Rescuing Wildlife Is Futile, and Necessary

Helen MacDonald in the New York Times Magazine:

ScreenHunter_1311 Aug. 14 19.12We increasingly think that wild animals live in a world separate from our own, and that we are supposed to leave them there. We are happy to watch them and sometimes to feed them. But we physically interact with them only when they’re hunted, studied or in serious trouble. And the latter is usually our fault: We dislodge nests, soak seabirds in oil, hit deer and foxes with cars, pick up casualties from beneath glass windows and power lines. When I was 12, I reared a brood of baby bullfinches brought to me by a neighbor who had felled their nest tree. When the birds flew free, I felt I’d righted a wrong that thoughtlessness had perpetrated on the world. Against a backdrop of environmental destruction and species decline, anxieties about our impact on the natural world become tied to the tragedies suffered by individual animals. Just a few weeks ago, the news that an American hunter had illegally killed a lion called Cecil in Zimbabwe caused outrage across the world: It’s an apt illustration of how people care more about the fortunes of a single animal than those of its species. (It’s not as if people are furiously protesting the decline of large carnivores every day.) Tending animals until they are fit to be returned to the wild feels like an act of resistance, redress, even redemption. Rearing a single nest of finches in the 1980s didn’t halt the decline of bird populations. But my simple sense of the justice of saving them taught me simple, concrete things about finches I’d never otherwise have learned: how they slept, how they communicated, their idiosyncrasies.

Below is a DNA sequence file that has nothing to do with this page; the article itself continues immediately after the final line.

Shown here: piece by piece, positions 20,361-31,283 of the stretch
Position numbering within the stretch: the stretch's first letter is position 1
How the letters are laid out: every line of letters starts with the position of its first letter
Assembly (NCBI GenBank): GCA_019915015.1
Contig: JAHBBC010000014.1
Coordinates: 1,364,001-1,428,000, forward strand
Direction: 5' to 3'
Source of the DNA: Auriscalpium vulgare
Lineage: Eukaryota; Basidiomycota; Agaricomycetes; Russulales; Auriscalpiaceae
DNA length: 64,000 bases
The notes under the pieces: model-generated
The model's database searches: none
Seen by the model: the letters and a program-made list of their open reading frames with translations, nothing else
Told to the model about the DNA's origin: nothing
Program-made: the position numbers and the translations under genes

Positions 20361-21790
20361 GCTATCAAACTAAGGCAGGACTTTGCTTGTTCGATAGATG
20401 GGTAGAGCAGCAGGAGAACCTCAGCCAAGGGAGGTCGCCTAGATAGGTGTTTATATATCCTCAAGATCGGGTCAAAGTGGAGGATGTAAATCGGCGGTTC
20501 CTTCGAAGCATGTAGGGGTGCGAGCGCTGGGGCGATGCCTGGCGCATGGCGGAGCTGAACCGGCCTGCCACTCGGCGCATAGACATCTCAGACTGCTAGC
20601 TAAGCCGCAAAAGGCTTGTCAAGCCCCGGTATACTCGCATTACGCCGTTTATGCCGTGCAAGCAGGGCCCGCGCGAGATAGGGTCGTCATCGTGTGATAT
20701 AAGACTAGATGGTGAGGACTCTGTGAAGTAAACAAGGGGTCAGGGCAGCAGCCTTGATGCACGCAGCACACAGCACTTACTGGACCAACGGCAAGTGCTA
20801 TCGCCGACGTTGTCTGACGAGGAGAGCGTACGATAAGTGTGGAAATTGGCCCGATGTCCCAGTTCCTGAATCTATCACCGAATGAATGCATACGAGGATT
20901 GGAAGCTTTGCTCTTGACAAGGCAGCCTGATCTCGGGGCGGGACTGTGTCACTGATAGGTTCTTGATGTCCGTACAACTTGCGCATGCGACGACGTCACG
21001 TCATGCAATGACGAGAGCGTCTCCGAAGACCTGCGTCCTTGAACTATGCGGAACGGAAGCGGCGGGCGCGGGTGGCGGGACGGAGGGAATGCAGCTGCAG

More here. [For my sister Sughra Raza who is on a quest to save the wild elephants of the world.]